DNA breakthrough, eight clues could solve 1971 murder of Seacliff teenager Susi Schmidt


Patricia “Susi” Schmidt was only 16 when she was brutally murdered.

In the early hours of Saturday, December 18, 1971, she completed her second shift at the Burger King in Darlington.

She went out to wait for her father, who was 10 minutes late to pick her up and take her home to Seacliff.

His partially clad body was found later that day on a dirt road in Hallett Cove.

With tomorrow marking the 50th anniversary of Susi’s murder, South Australia Police have issued yet another call for information.

The anniversary coincides with a new investigation following a breakthrough in the case after DNA was successfully collected during extensive testing of her clothing.

“Susi was a nice young girl, she came from a good family,” said Detective Superintendent Des Bray of SAPOL’s Major Crime Investigation Division.

“She was on her second day on the job, she had her life ahead of her and unfortunately was cut short by a predator that was in the community.

“Unfortunately, despite the best efforts of police and forensic experts in decades, the case has not been resolved and this has contributed to decades of mourning for the Schmidt family.

At 9:30 a.m., Susi’s father reported her missing to Darlington Police Station.

It was a police officer who worked for the local SFC who was not on duty who found his body later that day.

As the truck drove, he saw the remains of a young girl in the grass on a dirt edge and, on closer inspection, found the partially clad body of Susan, who was evidently deceased from a violent death and had obviously been sexually assaulted, ”the detective said. said Superintendent Bray.

SA Des Bray Police Superintendent with a list of clues relating to the murder. (ABC News)

Police have released details of eight clues in hopes they may lead to a resolution of the case:

  • Gold, brass, nickel and other metal filings from key cuts
  • Microscopic particles from a shoe repair company
  • Welding slag (by-product left over from the welding process)
  • Particles of electrical waste from Phillips Industries (which was in Henley Beach at the time)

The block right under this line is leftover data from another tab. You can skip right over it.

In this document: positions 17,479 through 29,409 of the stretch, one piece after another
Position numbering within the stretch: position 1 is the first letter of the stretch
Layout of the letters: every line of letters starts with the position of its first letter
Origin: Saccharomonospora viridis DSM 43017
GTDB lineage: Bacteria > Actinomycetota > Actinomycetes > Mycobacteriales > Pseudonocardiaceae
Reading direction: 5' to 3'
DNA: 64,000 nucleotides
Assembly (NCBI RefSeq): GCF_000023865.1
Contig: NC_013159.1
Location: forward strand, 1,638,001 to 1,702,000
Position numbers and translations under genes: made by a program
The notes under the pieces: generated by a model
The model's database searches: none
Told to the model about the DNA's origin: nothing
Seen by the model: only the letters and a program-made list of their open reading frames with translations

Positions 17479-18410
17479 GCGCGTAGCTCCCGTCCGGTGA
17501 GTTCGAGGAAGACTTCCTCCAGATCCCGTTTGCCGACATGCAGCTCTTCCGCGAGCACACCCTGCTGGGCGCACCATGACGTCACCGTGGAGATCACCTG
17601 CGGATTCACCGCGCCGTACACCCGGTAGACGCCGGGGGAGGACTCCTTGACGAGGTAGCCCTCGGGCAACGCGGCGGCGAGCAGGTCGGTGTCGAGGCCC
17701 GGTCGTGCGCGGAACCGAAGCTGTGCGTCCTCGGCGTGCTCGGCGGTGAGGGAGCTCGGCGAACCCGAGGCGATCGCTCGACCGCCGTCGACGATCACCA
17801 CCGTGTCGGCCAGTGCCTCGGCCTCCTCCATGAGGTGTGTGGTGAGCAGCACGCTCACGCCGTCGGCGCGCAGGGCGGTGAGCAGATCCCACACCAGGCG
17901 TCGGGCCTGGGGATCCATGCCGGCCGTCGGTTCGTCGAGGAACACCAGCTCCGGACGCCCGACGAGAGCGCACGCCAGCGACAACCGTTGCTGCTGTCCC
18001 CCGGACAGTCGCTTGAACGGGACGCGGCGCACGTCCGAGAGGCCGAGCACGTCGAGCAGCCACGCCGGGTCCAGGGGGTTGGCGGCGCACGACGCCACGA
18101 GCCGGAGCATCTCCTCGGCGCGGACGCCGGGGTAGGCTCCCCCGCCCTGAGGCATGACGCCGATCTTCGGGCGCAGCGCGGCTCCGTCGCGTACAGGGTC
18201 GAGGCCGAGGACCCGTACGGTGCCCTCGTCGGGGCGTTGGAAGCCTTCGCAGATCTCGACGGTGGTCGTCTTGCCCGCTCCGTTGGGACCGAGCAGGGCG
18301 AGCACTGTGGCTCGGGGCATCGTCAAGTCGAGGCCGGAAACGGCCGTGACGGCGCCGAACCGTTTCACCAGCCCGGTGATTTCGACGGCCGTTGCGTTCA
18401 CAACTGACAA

• Iridescent blue paintwork of a 1971 blue Holden Monaro
  • Small flakes of paint – pink on one side and white on the other
  • Necklace missing with “Susi” engraved on the back
  • DNA of unknown men

“It could be people associated with Susan, it could be people who regularly visit the Burger King, it could be someone who just knows the offenders but may have no connection to Susi,” said Detective Superintendent Bray.

More than one responsible person

Police believe more than one person is responsible for Susi’s death and today they are believed to be in their sixties or more.

There is evidence that two or more people were involved in his sexual assault.

“Most likely, one or more of them are alive, some may have died,” said Detective Superintendent Bray.

There are several possibilities as to what happened before Susi was murdered.

“It is possible that Susi went with someone she knew and these people were responsible for her death,” said Detective Superintendent Bray.

“It is possible that she accepted a lift from a stranger … or that she was abducted by the side of the road.”

A television screen with a yellow background and a picture of a woman
A million dollar reward is offered to anyone who provides information leading to the arrest and conviction of those responsible for Susi’s murder. (ABC News: Natasha Thiele)

Detective Superintendent Bray said there were two main suspects interviewed at the time of Susi’s murder.

“The DNA of another suspect did not match [with] the profile we had. ”

According to the police, this does not exclude that the suspect was not involved, it is just that the investigators have on file only the DNA of one of the perpetrators.

“Best breakthrough in 50 years”

Over the past 18 months, the police have obtained and uploaded the new DNA profile to the national DNA database so that it can be immediately checked against any new profiles uploaded in the future.

“This profile is not in the database so we don’t know who this suspect is, but we are exploring a number of family matches to see if we can relate the offenders,” Detective Superintendent Bray said.

“Family Search” is a sophisticated test that helps track perpetrators by linking DNA from the crime scene to family members.

This is the same process that led to the conviction of the man dubbed the North Adelaide Rapist and solved the murder of Suzanne Poll at a Salisbury stationery in 1993.

“The truth is, there is someone out there today, as I speak, who could solve this problem very, very quickly.

“If someone were to call Crime Stoppers tonight and talk to a detective and come up with the correct name, we could match that to DNA and solve this case in a matter of weeks.”

There is a reward of up to $ 1 million for anyone who provides information that leads to the arrest and conviction of the person (s) responsible for Susi’s death.


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